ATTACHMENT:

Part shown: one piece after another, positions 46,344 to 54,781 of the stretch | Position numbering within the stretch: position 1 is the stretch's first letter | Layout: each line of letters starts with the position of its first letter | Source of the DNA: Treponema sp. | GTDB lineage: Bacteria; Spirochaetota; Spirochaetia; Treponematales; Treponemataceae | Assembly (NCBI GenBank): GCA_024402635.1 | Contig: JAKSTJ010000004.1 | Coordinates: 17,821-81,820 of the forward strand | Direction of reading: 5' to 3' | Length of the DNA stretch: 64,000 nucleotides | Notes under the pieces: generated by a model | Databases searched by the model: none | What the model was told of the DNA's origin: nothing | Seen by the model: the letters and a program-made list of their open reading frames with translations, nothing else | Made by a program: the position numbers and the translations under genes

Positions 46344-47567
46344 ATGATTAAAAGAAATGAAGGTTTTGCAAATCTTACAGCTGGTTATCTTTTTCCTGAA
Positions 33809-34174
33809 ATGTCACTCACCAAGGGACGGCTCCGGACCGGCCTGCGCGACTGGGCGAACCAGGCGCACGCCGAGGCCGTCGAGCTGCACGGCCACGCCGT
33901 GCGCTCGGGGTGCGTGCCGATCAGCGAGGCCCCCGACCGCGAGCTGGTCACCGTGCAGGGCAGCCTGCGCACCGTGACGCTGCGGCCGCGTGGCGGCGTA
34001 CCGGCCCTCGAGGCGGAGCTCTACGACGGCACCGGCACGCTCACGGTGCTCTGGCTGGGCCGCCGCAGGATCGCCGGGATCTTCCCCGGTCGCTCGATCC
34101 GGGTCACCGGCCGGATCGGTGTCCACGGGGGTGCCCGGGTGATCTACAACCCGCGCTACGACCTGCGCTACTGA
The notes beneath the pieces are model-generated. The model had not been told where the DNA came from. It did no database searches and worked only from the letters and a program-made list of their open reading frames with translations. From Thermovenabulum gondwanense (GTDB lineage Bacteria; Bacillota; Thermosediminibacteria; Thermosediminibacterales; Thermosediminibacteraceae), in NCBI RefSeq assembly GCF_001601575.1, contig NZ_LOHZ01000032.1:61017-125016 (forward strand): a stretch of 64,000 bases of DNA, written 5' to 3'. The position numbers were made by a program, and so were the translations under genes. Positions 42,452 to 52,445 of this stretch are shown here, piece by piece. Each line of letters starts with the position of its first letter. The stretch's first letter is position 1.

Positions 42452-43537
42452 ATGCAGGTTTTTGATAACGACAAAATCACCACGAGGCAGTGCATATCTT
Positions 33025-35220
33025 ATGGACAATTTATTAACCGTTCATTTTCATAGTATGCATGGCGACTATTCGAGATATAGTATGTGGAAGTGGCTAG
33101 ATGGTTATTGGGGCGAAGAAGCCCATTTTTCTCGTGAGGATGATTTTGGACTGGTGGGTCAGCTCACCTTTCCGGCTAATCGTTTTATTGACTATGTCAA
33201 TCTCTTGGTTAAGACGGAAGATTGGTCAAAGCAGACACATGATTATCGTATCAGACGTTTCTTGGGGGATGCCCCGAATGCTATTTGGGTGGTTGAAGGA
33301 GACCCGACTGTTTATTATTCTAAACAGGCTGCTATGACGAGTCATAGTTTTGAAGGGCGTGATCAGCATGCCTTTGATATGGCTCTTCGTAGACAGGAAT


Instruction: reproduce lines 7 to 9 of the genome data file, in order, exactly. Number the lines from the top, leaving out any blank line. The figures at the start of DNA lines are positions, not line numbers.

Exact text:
34001 CCGGCCCTCGAGGCGGAGCTCTACGACGGCACCGGCACGCTCACGGTGCTCTGGCTGGGCCGCCGCAGGATCGCCGGGATCTTCCCCGGTCGCTCGATCC
34101 GGGTCACCGGCCGGATCGGTGTCCACGGGGGTGCCCGGGTGATCTACAACCCGCGCTACGACCTGCGCTACTGA
The notes beneath the pieces are model-generated. The model had not been told where the DNA came from. It did no database searches and worked only from the letters and a program-made list of their open reading frames with translations. From Thermovenabulum gondwanense (GTDB lineage Bacteria; Bacillota; Thermosediminibacteria; Thermosediminibacterales; Thermosediminibacteraceae), in NCBI RefSeq assembly GCF_001601575.1, contig NZ_LOHZ01000032.1:61017-125016 (forward strand): a stretch of 64,000 bases of DNA, written 5' to 3'. The position numbers were made by a program, and so were the translations under genes. Positions 42,452 to 52,445 of this stretch are shown here, piece by piece. Each line of letters starts with the position of its first letter. The stretch's first letter is position 1.